Some months ago, I attended a conference that was held at the Cité Universitaire in Paris. It was about e-tools and social networks for epidemiology. The program and slides can be found on the website.

The aim of this meeting was to overview current efforts and/or realizations to recruit and involve a maximum number of participants in a given cohort, secure adherence via social networks (Facebook, Twitter, etc.), and collect data in an undemanding way.

Some weeks before, I was also looking for electronic data capture systems, and here is what I found. Most of the systems support Good Clinical Practice for the design, conduct, performance, monitoring, auditing, recording, analyses, and reporting of clinical trials.

  • OpenClinica (Windows or RedHat, or as a web service) provides a community edition which does not include OpenClinica Rules Designer and OpenClinica DataMart but yet offers a lot of features.
  • Clinic MED is a web-based solution for clinical data management .
  • Open MRS, not free and not much information on their homepage except there are live demos.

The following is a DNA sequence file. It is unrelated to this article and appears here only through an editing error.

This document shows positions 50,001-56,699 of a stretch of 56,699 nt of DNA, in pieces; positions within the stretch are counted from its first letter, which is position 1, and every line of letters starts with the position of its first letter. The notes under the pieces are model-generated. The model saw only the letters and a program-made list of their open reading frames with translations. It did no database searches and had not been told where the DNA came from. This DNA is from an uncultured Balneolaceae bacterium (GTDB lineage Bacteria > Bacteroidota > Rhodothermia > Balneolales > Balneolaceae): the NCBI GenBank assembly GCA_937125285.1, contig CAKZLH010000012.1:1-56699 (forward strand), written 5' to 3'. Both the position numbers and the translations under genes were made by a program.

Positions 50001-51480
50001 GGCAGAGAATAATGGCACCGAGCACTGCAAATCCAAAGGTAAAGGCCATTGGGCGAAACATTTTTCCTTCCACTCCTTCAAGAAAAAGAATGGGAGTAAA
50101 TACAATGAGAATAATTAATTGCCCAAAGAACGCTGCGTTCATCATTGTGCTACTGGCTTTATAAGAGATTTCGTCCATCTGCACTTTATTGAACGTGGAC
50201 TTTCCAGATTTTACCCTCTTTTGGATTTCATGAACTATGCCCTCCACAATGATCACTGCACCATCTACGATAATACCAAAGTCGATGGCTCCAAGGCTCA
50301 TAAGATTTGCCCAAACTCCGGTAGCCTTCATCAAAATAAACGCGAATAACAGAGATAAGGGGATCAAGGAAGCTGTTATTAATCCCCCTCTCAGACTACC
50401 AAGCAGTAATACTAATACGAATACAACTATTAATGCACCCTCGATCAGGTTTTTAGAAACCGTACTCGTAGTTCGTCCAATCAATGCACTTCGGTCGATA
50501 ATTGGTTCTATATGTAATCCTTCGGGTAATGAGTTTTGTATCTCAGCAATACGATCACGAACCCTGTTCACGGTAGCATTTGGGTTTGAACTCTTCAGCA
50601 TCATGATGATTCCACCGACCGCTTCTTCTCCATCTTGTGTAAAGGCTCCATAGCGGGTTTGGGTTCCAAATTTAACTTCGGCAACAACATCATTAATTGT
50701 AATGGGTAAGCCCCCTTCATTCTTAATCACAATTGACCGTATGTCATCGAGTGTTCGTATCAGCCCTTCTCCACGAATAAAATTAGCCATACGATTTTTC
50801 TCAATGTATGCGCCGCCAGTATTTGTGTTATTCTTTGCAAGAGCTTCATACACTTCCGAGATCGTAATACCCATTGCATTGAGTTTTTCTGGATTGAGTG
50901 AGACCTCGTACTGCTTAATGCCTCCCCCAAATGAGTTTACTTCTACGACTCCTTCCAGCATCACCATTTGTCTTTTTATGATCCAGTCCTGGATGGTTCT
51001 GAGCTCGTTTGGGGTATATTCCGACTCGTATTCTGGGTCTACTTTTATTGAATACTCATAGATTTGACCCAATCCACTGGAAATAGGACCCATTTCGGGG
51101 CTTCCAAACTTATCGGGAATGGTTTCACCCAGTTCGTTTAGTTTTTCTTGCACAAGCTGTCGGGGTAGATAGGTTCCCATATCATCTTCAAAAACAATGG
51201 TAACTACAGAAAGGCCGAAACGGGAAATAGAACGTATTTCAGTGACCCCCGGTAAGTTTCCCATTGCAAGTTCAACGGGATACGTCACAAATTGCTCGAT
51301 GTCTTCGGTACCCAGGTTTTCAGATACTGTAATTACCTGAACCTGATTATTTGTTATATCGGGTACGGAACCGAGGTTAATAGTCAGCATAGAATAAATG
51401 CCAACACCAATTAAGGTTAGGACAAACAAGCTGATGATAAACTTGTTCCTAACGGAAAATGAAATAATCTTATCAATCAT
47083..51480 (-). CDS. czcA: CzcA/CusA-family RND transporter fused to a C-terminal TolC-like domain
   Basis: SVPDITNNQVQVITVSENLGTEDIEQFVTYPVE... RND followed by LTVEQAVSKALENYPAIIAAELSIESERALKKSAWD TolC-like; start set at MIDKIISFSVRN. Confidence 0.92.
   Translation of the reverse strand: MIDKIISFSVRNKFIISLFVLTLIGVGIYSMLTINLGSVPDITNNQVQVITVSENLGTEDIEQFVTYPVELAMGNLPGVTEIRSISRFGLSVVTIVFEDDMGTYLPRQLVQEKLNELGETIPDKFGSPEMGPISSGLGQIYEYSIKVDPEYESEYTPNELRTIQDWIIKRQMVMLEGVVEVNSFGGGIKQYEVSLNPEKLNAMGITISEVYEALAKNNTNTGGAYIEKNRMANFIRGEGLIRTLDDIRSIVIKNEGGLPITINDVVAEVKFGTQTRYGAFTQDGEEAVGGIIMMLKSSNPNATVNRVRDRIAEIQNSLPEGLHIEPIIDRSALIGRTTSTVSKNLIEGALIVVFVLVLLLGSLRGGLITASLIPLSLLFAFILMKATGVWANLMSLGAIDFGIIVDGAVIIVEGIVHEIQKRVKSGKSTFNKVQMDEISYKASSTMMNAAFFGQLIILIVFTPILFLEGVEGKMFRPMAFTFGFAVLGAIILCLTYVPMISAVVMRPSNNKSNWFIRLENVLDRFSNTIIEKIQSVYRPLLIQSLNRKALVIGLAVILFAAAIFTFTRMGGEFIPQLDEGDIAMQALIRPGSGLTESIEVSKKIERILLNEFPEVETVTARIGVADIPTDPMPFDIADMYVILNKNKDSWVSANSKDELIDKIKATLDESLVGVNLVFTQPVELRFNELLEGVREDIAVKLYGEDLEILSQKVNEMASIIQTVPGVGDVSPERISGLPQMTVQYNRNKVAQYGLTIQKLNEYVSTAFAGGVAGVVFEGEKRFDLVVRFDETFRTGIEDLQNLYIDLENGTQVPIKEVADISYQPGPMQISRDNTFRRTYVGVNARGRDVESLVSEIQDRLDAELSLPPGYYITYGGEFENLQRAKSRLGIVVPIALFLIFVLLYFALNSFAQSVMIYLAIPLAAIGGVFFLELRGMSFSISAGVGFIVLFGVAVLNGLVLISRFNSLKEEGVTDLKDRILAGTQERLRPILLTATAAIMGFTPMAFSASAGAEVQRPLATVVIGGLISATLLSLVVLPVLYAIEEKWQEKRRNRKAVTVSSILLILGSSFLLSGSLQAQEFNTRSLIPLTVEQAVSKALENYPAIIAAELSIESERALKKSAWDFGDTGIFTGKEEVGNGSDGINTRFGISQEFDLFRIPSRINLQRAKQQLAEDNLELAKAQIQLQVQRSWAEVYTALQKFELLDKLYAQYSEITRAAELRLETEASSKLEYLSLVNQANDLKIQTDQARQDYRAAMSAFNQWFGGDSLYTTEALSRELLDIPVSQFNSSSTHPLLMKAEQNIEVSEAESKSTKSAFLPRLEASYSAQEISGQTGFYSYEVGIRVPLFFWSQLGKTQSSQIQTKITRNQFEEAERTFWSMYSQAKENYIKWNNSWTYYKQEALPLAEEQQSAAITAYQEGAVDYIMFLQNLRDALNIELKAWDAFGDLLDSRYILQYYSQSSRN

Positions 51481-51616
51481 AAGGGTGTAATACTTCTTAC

• REDCap, from Vanderbilt University, is a PHP/MySQL-based system for web surveys, and it is available in several languages.
  • GNU Health supports electronic medical record and information system more generally. Well, this GNU but I haven’t browsed past the homepage.
  • OpenEHR consists in “systems and tools for computing with health information at a semantic level, thus enabling true analytic functions like decision support, and research querying”. It looks interesting, although it doesn’t seem to provide ready-to-use solutions.
  • OpenEMR is free and it focus on electronic health records, with clinical decision support and patient management (billing, prescription, etc.)

Regarding simple surveys, REDCap looks like a good alternative to LimeSurvey, in my opinion. Since it is free and allows to manage more complex database (biobank, cohort, etc.), I believe this would be my first choice if I had to recommend a flexible on-line management system.